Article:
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Measuring Impact and Return on Investment for Digital Collections and Digital Humanities Projects “There are project directors who have figured the costs of equipment and staff for the act of digitization. What hasn't been calculated yet, as far as I know, is the value of the benefits we might hope to gain from these projects. […] This appears to be an obvious new technological direction although we can't seem to articulate what services will result, much less what they will be worth. […] It would be highly desirable to have at least an hypothesis of the benefits we seek to obtain and some method of measuring those benefits.” (Coyle) Purpose, or “What do you do with a million books?” Academic libraries have conducted digitization projects and digital collection development targeted to both library and scholarly needs. For optimal return on investment and impact, libraries must leverage successful digital collection projects for new initiatives, including open access and institutional repository development. In doing so, libraries can create new services and new methods for increasing impact, including support for public scholarship. Public scholarship is scholarly or academic work that moves beyond a particular scholarly field to engage with the public. In doing so, it serves the public. It also serves academia by showing the return on investment (ROI) of scholarship. It broadens the impact of scholarship, benefitting the public and academia. Because of the immense value of public scholarship, some form of it is required for NSF, NEH, and other grants under the rubric of “broader impacts”. Faculty members are experts in their fields, but do not always know or have the means to communicate their research and teaching to a more general forum. For their work to have maximum impact, they need to be empowered to be public scholars. In order for this role to be as meaningful as possible, the concept of the “public” needs to be understood broadly as a worldwide public. The connecting bridge from specialized research and teaching to public engagement is best built through technology and specifically through digital scholarship resources. Public scholarship also integrates exactly within libraries’ goals for open access, building digital collections, integrating new and emerging technologies into the Libraries and academic faculty services, and increased collaboration and connection with academic faculty. Because academic faculty are interested in and require support for public scholarship, libraries have the opportunity to be a collaborative partner in the overall process in a way that supports both the goals of both libraries and academic faculty. Presenters Laurie Taylor ( laurien@ufl.edu ) Mark Sullivan ( marsull@uflib.ufl.edu ) Lourdes Santamara Wheeler ( lousant@uflib.ufl.edu ) Resources Measuring Impact and Return on Investment for Digital Collections and Digital Humanities Projects, poster and handout ( http://ufdc.ufl.edu/AA00005030 ) Splashes and Ripples: Synthesizing the Evidence on the Impact of Digital Resources ( http://papers.ssrn.com/sol3/papers.cfm?abstract_id=1846535 ) Toolkit for the Impact of Digitised Scholarly Resources (TIDSR) ( http://microsites.oii.ox.ac.uk/tidsr/ ) “Technology and the Return on Investment” ( http://kcoyle.net/jal 32 5.html ) “What Do You Do with a Million Books? ( http://www.dlib.org/dlib/m arch06/crane/03crane.html )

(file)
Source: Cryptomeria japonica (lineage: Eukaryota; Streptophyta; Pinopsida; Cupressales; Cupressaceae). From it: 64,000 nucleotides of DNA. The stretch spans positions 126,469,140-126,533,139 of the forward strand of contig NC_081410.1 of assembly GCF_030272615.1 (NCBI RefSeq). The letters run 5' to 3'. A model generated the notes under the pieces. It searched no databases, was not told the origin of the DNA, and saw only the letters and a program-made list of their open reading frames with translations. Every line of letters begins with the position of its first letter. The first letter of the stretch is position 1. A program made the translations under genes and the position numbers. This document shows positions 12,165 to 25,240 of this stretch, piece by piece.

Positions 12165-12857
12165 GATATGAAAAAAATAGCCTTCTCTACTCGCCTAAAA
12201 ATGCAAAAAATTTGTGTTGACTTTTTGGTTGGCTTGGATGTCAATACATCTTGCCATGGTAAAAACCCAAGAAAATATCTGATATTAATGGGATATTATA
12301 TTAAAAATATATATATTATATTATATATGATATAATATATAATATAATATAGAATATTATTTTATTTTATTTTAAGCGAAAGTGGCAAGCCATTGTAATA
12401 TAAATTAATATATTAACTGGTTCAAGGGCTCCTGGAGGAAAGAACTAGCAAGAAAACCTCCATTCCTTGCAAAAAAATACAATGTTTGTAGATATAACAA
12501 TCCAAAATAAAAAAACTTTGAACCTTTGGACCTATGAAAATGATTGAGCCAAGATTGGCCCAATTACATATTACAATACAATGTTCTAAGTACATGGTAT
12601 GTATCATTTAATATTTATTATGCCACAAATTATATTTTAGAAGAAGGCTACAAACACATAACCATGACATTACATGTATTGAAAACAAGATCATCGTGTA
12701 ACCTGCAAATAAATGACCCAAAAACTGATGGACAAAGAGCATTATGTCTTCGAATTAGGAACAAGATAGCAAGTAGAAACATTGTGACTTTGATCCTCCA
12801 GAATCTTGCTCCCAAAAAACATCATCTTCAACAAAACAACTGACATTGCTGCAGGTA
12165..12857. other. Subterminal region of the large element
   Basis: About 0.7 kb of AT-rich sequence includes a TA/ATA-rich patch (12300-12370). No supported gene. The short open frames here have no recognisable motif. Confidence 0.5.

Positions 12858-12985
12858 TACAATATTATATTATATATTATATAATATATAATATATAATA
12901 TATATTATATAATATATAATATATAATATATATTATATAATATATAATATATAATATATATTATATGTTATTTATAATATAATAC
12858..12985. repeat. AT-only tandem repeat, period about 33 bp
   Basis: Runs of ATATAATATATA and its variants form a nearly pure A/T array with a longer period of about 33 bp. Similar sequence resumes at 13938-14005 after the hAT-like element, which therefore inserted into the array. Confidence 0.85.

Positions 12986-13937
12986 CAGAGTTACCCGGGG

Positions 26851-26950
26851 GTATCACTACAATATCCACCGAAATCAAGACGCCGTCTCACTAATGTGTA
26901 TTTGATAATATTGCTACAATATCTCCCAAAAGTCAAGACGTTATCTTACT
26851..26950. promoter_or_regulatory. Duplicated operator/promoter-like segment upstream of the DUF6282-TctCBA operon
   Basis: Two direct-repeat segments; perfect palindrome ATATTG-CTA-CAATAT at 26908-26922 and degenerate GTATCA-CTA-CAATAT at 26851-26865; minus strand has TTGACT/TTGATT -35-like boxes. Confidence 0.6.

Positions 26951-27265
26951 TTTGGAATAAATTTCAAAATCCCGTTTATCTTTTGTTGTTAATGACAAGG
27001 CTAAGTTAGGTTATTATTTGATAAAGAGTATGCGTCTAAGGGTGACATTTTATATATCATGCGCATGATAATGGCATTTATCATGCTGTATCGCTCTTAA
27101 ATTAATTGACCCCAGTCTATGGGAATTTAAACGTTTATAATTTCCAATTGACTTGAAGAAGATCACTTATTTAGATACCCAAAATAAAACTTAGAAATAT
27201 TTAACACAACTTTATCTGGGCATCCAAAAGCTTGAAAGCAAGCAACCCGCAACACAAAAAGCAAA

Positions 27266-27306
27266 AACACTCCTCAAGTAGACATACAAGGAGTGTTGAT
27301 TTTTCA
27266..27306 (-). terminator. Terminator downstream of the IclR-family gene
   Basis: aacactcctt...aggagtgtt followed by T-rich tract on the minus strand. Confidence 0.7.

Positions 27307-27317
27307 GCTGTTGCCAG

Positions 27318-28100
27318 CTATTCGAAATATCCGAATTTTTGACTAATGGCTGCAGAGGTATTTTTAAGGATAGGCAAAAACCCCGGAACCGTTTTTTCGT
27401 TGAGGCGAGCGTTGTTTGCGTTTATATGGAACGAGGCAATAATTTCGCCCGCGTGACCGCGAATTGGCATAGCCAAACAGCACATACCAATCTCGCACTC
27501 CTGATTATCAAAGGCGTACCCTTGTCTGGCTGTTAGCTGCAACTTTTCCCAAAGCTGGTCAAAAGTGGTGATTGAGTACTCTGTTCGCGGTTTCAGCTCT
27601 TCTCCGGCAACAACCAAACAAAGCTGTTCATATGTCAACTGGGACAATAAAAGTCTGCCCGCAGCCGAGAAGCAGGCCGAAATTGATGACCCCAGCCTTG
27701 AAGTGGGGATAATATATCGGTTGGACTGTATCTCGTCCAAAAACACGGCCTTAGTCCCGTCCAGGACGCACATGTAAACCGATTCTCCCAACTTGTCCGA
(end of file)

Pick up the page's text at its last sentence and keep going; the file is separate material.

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Measuring Impact and Return on Investment for Digital Collections and Digital Humanities Projects been calculated yet, as far as I know appears to be an obvious new technological direction although we can't seem to articulate what services will result, y desirable to have at least an hypothesis of the benefits we seek Academic libraries have conducted digitization projects and digital col lection development targeted to both library and scholarly needs. For optimal return on investment and impact, libraries must leverage successful digital collection projects for new initiatives, including open access and institutional repository developmen t. In doing so, libraries can create new services and new methods for increasing impact, including support for public scholarship. Public scholarship is scholarly or academic work that moves beyond a particular scholarly field to engage with the public. I n doing so, it serves the public. It also serves academia by showing the return on investment (ROI) of scholarship. It broadens the impact of scholarship, benefitting the public and academia. Because of the immense value of public scholarship, some form of Faculty members are experts in their fields, but do not always know or have the means to communicate their research and teaching to a more general forum. For their work to have maximum impact, they need to be empowered to be broadly as a worldwide public. The connecting bridge from specialized resear ch and teaching to public engagement is best built through technology and specifically through digital scholarship resources. new and emerging technologies into the Libraries and academic faculty services, and increased collaboration and connection with academic faculty. Because academic faculty are interested in and require support for public scholarship, libraries have the opportu nity to be a collaborative partner in the overall process in a way that supports both the goals of both libraries and academic faculty. Presenters Laurie Taylor ( laurien@ufl.edu ) Mark Sullivan ( marsull@uflib.ufl.edu ) Lourdes Santamara Wheeler ( lousant@uflib.ufl.edu ) Resources Measuring Impact and Return on Investment for Digital Collections and Digital Humanities Projects, pos ter and handout ( http://ufdc.ufl.edu/AA00005030 ) Splashes and Ripples: Synthesizing the Evidence on the Impact of Digital Resources ( ht tp://papers.ssrn.com/sol3/papers.cfm?abstract_id=1846535 ) Toolkit for the Impact of Digitised Scholarly Resources (TIDSR) ( http://microsites.oii.ox.ac.uk/tidsr/ ) Technology and the Return on Invest ( http://kcoyle.net/jal 32 5.html ) http://www.dlib.org/dlib/march06/crane/03crane.html )